I should have looked at the beginning of the thread more closely. If most of the whisky is a molasses based rum-like blend with only a small fraction of malt whiskey, than it pretty much has to be domestically produced.
But that comparison to China raises an interesting question; why are the Chinese not hogging of the whiskey supply with their crazy huge number of potential consumers, and when will they do so?
Obviously that question addresses a much more general one: when will China transition to a consumer economy, and what will that look like? But I wonder how much the compatibilty of Chinse culture with whisky specifically matters. You know, how much the whole good ol' freedom-loving American culture accounts for high American whiskey consumption and how that lack of that culture in China accounts for lower whiskey consumption despite the higher population.
China has 10 city's with more than 20 million people in each. And no road system to connect them. Bourbon is expensive to fly. Once the get the infrastructure you won't be able to compare with anyone. India has 2 cities with more than 70 percent of the population. Both have sea ports,
Right. But that lack of infrastructure has general implications to which bourbon is relatively incidental. It is hard to move most consumer products with lack of infrastructure, bourbon only somewhat more so than other products.
But what about the attributes of whisky in particular and its corresponding political, social, and political associations contribute to the low consumption rate? Is it because of government policy and/or the general political climate? etc.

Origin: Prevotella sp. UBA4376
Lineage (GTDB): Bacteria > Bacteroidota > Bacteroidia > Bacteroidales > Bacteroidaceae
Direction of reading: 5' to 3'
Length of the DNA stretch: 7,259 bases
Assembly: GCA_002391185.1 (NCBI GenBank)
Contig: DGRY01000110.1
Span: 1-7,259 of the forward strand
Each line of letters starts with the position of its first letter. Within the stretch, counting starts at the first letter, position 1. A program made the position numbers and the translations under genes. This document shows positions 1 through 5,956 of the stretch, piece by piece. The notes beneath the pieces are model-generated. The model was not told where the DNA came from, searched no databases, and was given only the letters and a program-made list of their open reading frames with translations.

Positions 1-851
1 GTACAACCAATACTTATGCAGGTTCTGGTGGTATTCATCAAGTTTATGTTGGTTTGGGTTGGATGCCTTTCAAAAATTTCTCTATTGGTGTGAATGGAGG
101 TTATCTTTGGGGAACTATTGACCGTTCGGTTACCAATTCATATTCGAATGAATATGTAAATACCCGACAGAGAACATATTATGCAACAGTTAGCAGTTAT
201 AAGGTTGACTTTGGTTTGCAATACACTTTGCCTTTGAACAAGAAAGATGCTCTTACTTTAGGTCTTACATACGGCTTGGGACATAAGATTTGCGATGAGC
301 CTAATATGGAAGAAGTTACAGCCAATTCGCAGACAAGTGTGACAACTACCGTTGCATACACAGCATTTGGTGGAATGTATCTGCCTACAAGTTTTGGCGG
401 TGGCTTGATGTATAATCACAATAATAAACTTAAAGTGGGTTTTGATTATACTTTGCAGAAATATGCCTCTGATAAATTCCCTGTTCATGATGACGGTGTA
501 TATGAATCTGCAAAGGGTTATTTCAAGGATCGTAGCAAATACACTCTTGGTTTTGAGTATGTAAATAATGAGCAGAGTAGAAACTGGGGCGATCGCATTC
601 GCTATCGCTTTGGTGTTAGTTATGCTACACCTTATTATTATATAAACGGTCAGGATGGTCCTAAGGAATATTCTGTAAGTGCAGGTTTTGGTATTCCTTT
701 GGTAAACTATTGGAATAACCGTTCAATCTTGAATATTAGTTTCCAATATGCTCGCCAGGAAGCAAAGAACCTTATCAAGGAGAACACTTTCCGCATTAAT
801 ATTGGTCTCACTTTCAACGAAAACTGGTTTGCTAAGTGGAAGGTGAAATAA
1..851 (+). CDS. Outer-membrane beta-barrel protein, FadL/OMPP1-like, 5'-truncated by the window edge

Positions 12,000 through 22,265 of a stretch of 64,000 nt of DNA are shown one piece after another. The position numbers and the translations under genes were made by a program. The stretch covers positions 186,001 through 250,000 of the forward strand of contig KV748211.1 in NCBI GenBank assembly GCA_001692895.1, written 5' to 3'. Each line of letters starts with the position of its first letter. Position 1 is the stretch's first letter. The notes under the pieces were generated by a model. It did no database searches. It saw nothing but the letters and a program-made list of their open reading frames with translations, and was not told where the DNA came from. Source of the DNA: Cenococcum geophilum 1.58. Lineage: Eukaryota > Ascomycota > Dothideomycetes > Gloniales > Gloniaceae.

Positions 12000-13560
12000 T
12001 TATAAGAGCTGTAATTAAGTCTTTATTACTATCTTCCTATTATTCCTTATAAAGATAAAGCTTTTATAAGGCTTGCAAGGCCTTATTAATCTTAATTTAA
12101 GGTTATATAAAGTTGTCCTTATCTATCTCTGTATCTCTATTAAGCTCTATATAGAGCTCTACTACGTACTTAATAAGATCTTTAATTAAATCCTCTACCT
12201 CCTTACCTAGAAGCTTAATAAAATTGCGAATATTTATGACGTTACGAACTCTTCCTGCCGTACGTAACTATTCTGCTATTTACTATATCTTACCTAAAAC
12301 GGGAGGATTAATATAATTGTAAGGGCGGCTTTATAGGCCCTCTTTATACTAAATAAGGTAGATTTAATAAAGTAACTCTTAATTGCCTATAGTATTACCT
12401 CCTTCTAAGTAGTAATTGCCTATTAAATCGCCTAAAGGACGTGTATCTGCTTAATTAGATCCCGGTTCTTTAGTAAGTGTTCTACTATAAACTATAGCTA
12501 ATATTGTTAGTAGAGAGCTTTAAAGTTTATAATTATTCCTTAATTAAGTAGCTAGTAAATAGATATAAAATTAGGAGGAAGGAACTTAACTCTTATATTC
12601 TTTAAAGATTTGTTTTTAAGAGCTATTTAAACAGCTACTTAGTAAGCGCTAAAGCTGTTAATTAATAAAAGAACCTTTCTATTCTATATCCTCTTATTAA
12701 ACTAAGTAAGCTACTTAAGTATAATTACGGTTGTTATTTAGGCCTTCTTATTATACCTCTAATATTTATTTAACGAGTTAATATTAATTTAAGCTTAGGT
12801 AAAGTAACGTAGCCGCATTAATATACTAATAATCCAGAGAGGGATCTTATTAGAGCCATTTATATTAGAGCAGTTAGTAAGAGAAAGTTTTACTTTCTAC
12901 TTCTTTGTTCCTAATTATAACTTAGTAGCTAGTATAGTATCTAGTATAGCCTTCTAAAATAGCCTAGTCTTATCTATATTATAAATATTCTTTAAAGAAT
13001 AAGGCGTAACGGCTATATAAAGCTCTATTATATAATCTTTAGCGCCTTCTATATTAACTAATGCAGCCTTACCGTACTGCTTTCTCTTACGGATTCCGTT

Good points. You also must consider the control of information. They ( China) may well out consume the remainder of the planet. But if the Central Committee doesn't want you to know it, you won't. That's why investing in pure Chinese companies is dangerous. You just don't know.
A lot of people confuse Hong Hong with China. You wouldn't believe the dustys you can find there, but you better be prepared to pay for them. It's a completely different place,
From what I've read, yes, most is domestically produced. The tariffs on imported whiskey are supposedly somewhere around 550%.
Actually they do produce some traditional whisky in India, fortunately I don't have to travel to drink it.
All of this talk about Indian whisky and not a mention of Amrut! I love my bottle of Portonova, kicks the shit out of Balvenie Portwood, which is now owned by Indians as well (United Breweries just bought Whyte and Mackay, along with Dalmore, Jura) Apparently 7 out of the 20 most popular spirits in the world are Indian whiskies: They are Officer's Choice, McDowell's No.1, Bagpiper, Royal Stag, McDowell's No.1, Old Tavern and Original Choice.
Some great names, but they highlight a fact. These whiskies are not named Arjuna's Lament or Krishna's Tears, they have Scottish names. Culturally India was much more influenced by the West than China, same goes for places like Taiwan and Japan, where per capita whiskey consumption is much higher than China. The distribution of wealth is also key, as China's gap between rich and poor is the most extreme in the world, with few middle class drinkers in the middle.
Should be noted that this survey also has an incredible bias towards bottled drink produced at a factory. How does this Bloomberg study account for all the sake rice farmers are making for themselves in the fields of China? And what about a nation like Iran, where alcohol is punishable by death but nearly 1/3 of the population are drinking triple distilled moonshine made from raisins in their homes every night, cause it's the only escape they have. A bottle of molasses whiskey from India smuggled into the country costs 140 US dollars. They put it in a Johnnie Walker bottle. But it aint Johnnie, I promise you. This article and conversation are an interesting start, but there is a lot more depth to this than Bloomberg Business Week is going to tell you.